Talent (musical or otherwise) can be defined as a genetic predisposition to excel, and there are many factors that contribute to musical talent.  Some examples include being extremely coordinated, having a hand shape that facilitates stretches, having heightened pitch perception (leading to development of perfect pitch at a very young age), posessing exceptional rapid muscle twitching abilities, having heightened perception of rhythm, or having heightened emotional response to music.

There are studies that go straight to the heart of the matter, such as a 2001 study that shows musical pitch recognition to be significantly heritable (somewhere between 71%-80%), a 1998 editorial that concludes that perfect (or absolute) pitch has a “substantial genetic component,” or a 2011 study which provides biological basis for the fact that auditory working memory and musical aptitude are intrinsically related to reading ability.  But many factors that contribute to musical talent don’t need to be measured directly in the context of music. General cognitive ability could be the most significant factor;  to say that we use our brains when we practice or perform music would be an understatement.  Study after study has shown that there are few (if any) activities which use the brain as intensely and robustly as music does.  This is because, unlike chess or academics (which only use cognition), music is a synthesis of cognition, physical coordination, and synchronization of sound in time.  This isn’t just true for the concert pianist;  it is also true for the beginning piano student.

A good definition of “cognition” would be “mental processes,” and I’d define mental processes to include everything that the mind does from beginning to end of any rational thought, such as evaluating sensory input, storing memories, accessing memories, calculating/problem solving, etc.  Heightened cognitive abilities may mean a person has a higher cognitive “ceiling” than others (i.e. they can achieve a higher level of mastery), it could mean that they acquire new skills more quickly, or both.  In any case, intelligence is a special case of cognition:  while cognition looks at all mental processes of rational thought, intelligence looks more specifically at reasoning, problem solving, memory, etc. (not necessarily sensory input, which is part of cognition).  This means that cognition inherits any conclusion drawn about intelligence, and that is why it is accurate to substitute this idea of “cognition” any time the word “intelligence” is used in the studies below.  Authors of these studies are not conducting research on knowledge people have acquired;  they are investigating peoples’ ability to learn quickly and thoroughly.  Claiming these studies are not accurate due to “poorly-defined terms” is an attempt to cast doubt where it has no place.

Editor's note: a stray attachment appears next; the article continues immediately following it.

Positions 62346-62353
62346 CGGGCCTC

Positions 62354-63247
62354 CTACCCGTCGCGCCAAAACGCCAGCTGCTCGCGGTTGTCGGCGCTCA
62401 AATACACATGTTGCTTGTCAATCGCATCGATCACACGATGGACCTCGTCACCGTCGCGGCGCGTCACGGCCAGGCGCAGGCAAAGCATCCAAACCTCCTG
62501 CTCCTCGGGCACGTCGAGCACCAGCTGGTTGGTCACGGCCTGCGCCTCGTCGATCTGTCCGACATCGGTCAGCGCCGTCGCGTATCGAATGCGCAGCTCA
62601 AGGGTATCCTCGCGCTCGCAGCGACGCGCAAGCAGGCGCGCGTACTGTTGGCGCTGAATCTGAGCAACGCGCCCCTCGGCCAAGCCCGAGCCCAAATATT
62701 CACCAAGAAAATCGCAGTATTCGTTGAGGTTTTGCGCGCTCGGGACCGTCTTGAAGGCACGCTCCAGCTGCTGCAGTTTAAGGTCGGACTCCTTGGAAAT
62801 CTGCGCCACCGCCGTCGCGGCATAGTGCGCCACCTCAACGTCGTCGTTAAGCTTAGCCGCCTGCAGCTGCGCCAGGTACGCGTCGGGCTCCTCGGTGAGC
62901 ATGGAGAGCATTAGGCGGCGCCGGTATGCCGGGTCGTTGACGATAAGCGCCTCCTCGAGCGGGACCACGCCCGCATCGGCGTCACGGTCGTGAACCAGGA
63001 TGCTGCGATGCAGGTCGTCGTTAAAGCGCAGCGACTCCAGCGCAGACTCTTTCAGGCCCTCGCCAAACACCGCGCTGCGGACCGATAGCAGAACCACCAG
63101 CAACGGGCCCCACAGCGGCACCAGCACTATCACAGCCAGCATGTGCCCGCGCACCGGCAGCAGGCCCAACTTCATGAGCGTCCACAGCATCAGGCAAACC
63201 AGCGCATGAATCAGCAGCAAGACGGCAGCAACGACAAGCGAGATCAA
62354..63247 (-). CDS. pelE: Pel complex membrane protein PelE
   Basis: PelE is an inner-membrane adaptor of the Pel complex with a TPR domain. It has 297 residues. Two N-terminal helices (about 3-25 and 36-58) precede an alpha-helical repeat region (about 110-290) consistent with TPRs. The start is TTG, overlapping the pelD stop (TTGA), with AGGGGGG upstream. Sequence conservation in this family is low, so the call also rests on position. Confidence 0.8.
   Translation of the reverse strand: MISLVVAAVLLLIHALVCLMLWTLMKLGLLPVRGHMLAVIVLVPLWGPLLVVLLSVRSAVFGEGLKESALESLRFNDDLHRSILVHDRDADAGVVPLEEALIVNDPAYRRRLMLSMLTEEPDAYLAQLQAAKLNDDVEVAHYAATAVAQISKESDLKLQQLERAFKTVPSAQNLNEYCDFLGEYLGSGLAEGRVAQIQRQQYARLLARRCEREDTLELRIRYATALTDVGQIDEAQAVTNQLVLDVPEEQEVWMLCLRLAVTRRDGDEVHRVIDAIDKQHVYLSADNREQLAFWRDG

Finally, I will use the word “genetic” to refer to the phenomenons of inheritance and mutation.  For example, speaking French is not “genetic” since one does not learn language through inheritance or mutation.  On the other hand, being tall is “genetic” since genetic code (whether through inheritance or mutation) is responsible for height.  And even though environmental factors can sometimes have even more affect on one’s height than genes (such as with injury), tallness is still no less “genetic”.

Having established basic terms, there is no question that cognitive ability has strong genetic basis: